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Orange’s Dual Dark DD50 amp is a great choice for those who want fat, aggressive, angry tones. And their Micro series is the perfect fit for players who want a lot of tone in not a lot of space. So with the success of each, it was only a matter of time before the two were blended. Enter the Micro Dark.oamd_story2

SMALL BUT DEADLY

The Micro Dark is a teeny tiny little one-channel amp. It’s alternatingly cute and hilarious how tiny it is. About the size of the box an iPhone comes in, come to think of it. It pumps 20 watts of power from its diminutive little frame thanks to a solid state power section, while the preamp is pure valve power with a 12AX7 doing the grunt work. There are only three controls – Volume, Shape and Gain. The Shape control is for sculpting your tone, and the Gain control lets you dial in anything from clean to mean to scream. There’s a headphone jack on the front panel too, which doubles as a line out. It has Orange’s CabSim circuitry to give you the feel of a mic’d up cab through headphones or into a mixing desk.

The Micro Dark has an 8/16 Ohm speaker output, and while there’s an adorably tiny matching cabinet available with an 8” speaker, you can plug it into any cabinet with compatible impedance, so don’t be afraid to plop it on top of a 4X12 and have at it.

Aside from the output jack you’ll also find an effects loop on the back of the unit. In a way it’s almost surprising to find a loop on such a teeny, tiny amp where space is at a premium. But then again, it’s the only way to get reverb effects into this amp, and you’re probably going to want some kind of spatial enhancement from time to time. This conserves more space than including a reverb circuit, and gives you more flexibility.oamd_story3

COME TO THE DARK SIDE

The most surprising thing about the Micro Dark is that for all its tiny size, it sounds like a big amp. This is already true of the matching cabinet but especially true when you plug it into a 4X12 and you realise that not only is it loud but it’s nuanced and sonically complex, no matter what you’re playing it through. This ain’t no toy. Set the Gain control low and you’ll get a clear but characterful clean sound that has a bit of Voxiness to it, and with enough fidelity and sensitivity to allow the voice of your guitar and pickups to cut through. That’s not always true of tiny amps. Nudge the gain up a little and you’ll get classic rock crunch. But this amp shares some DNA with the mighty Dual Dark, so expect insane, fat, aggressive distortion when you turn the gain up. And the Shape control is very cleverly voiced. Turn it all the way down and you’ll get a fat, thick, sustaining tone that’s great for stoner rock or for compressed soloing. At about midway it sounds a little scooped in the midrange, and you’ll find a great all-rounder kind of tone. Turn it all the way up and you’ll get plenty of treble edge but it’s all usable. This is not one of those tone controls that is useful for about two thirds before becoming all harsh and buzzy.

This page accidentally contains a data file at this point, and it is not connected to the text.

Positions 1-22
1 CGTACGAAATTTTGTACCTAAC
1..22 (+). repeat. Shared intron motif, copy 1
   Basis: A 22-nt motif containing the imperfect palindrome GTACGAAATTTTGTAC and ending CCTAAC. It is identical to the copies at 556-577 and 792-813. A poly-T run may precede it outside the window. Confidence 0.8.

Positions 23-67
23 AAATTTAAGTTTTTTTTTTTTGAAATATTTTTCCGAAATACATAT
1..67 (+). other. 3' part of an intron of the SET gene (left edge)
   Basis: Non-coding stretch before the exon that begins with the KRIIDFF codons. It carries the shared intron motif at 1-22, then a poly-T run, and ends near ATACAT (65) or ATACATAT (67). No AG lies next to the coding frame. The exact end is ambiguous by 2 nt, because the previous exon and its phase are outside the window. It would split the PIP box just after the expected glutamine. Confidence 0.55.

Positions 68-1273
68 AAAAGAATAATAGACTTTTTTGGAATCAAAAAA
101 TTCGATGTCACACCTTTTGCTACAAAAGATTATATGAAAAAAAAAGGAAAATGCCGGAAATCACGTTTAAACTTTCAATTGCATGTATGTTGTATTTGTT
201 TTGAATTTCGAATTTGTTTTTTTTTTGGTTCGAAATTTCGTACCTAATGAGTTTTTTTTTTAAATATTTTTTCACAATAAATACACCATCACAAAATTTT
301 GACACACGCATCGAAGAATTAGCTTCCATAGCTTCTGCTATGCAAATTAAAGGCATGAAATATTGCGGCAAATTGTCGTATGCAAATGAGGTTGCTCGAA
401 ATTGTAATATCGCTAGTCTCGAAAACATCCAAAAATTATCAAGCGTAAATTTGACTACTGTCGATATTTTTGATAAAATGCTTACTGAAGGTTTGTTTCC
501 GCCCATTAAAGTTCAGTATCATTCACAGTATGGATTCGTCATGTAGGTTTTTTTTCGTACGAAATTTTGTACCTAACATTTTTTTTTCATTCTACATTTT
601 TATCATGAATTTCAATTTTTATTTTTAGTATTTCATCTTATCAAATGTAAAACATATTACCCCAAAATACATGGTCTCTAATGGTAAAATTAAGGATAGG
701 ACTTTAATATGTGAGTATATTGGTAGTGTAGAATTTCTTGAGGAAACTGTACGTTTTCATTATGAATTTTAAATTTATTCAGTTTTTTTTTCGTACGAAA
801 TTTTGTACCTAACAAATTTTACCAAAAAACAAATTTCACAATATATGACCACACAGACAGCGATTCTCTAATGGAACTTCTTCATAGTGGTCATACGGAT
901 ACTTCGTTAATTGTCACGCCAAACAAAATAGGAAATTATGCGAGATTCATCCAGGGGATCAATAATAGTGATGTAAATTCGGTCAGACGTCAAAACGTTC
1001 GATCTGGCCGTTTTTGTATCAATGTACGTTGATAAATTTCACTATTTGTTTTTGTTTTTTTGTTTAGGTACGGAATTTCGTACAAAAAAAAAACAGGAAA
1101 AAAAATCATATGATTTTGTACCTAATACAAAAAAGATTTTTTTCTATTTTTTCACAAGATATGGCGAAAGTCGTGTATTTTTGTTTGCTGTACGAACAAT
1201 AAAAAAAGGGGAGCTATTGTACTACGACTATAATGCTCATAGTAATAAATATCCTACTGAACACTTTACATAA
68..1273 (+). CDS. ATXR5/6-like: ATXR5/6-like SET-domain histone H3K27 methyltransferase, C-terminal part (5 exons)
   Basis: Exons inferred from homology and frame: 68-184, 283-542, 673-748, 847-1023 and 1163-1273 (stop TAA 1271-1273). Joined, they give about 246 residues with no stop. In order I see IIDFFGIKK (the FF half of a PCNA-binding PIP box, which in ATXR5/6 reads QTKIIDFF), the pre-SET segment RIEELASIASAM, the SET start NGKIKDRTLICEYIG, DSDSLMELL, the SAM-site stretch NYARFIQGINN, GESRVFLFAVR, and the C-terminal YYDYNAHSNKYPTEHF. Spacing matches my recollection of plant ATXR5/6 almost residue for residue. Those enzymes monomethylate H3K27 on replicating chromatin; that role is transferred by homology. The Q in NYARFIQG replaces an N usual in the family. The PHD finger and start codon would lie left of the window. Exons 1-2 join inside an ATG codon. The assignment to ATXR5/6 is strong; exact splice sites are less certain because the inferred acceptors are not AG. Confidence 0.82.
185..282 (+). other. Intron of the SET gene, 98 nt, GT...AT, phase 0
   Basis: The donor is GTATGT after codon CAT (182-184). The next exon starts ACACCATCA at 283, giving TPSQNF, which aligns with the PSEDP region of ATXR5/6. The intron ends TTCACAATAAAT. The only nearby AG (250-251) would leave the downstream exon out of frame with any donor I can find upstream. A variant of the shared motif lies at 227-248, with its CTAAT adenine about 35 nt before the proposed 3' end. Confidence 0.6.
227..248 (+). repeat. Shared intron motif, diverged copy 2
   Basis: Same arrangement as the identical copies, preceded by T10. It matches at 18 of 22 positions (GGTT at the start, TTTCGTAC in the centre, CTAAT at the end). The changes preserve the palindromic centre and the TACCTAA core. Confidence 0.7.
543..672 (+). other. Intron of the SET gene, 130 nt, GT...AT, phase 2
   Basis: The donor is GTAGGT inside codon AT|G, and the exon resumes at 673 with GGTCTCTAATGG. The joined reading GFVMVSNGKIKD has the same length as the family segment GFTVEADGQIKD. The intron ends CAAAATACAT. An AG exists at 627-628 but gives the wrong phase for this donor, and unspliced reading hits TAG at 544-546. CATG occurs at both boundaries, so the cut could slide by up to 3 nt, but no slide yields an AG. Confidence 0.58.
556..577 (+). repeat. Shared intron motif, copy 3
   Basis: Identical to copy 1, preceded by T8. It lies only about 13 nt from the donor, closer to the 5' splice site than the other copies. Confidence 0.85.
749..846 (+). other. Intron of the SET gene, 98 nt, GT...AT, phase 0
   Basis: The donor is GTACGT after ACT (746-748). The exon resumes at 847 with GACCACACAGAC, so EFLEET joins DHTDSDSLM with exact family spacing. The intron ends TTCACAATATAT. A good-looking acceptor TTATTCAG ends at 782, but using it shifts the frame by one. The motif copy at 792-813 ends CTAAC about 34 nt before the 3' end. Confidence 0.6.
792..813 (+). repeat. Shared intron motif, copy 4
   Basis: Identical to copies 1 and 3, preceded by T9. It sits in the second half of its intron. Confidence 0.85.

The only real downer is that because it’s a single-channel amp there’s no way to mechanically switch from a clean to a dirty sound. But the preamp is so responsive that you can pretty much pull off the ‘use the guitar’s volume control as a gain pot’ trick: dial in your rhythm gain with the guitar at about 6, then you have somewhere to go for your cleans as well as for your high gains. Or, y’know what? These are so damn inexpensive that you could happily buy two and an A/B switch and still end up with change in your pocket.

THE BOTTOM LINE

Orange has truly pulled off a feat of greatness with this little bruiser. It punches way above its weight with authentically complex distortion tones as well as with clean tones that sound rich, full and useful instead of just being an afterthought. There really isn’t anything bad you could possibly say about it that couldn’t be explained away by, “well just get a second one”.

“I wish it had channel switching for different gain levels”. Just get a second one. “I wish I could go from a fat Shape setting to a scooped one”. Just get a second one. At a recommended retail price of $279, and probably less if you know how to sweet-talk a retailer, you can set yourself up with one of these for less than many distortion pedals, and yet it’s every bit an Orange.

Price: $279

• One channel

• 20 watts

• Solid state power section

• 12AX7 preamp valve

• FX loop

• CabSim headphone/line out

• 8/16 ohm speaker out

WHAT WE RECKON

PROS

  Huge range of gain

  Even huger range of tones

  Handy FX loop

CONS

No channel switching – obviously

CONTACT

Australian Musical Imports

Phone: (03) 8696 4600

Website: www.gibsonami.com